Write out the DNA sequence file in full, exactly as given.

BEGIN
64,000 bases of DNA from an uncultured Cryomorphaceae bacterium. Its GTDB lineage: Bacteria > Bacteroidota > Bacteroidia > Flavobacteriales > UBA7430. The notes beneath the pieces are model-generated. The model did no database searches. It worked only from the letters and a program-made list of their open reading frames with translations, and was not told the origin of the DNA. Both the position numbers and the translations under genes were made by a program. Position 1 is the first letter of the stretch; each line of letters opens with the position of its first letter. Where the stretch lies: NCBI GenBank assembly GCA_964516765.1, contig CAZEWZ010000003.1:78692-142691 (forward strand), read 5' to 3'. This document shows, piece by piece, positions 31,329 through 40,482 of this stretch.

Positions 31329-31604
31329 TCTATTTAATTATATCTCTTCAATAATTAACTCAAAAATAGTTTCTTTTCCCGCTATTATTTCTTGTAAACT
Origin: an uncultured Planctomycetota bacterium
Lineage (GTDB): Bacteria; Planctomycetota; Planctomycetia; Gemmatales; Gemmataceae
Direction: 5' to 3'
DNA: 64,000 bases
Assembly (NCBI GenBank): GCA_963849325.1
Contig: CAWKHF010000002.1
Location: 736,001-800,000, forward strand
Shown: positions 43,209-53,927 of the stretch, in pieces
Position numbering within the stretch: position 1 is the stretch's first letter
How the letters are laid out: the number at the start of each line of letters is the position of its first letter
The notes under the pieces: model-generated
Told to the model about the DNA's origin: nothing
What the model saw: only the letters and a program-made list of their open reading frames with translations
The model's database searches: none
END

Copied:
64,000 bases of DNA from an uncultured Cryomorphaceae bacterium. Its GTDB lineage: Bacteria > Bacteroidota > Bacteroidia > Flavobacteriales > UBA7430. The notes beneath the pieces are model-generated. The model did no database searches. It worked only from the letters and a program-made list of their open reading frames with translations, and was not told the origin of the DNA. Both the position numbers and the translations under genes were made by a program. Position 1 is the first letter of the stretch; each line of letters opens with the position of its first letter. Where the stretch lies: NCBI GenBank assembly GCA_964516765.1, contig CAZEWZ010000003.1:78692-142691 (forward strand), read 5' to 3'. This document shows, piece by piece, positions 31,329 through 40,482 of this stretch.

Positions 31329-31604
31329 TCTATTTAATTATATCTCTTCAATAATTAACTCAAAAATAGTTTCTTTTCCCGCTATTATTTCTTGTAAACT
Origin: an uncultured Planctomycetota bacterium
Lineage (GTDB): Bacteria; Planctomycetota; Planctomycetia; Gemmatales; Gemmataceae
Direction: 5' to 3'
DNA: 64,000 bases
Assembly (NCBI GenBank): GCA_963849325.1
Contig: CAWKHF010000002.1
Location: 736,001-800,000, forward strand
Shown: positions 43,209-53,927 of the stretch, in pieces
Position numbering within the stretch: position 1 is the stretch's first letter
How the letters are laid out: the number at the start of each line of letters is the position of its first letter
The notes under the pieces: model-generated
Told to the model about the DNA's origin: nothing
What the model saw: only the letters and a program-made list of their open reading frames with translations
The model's database searches: none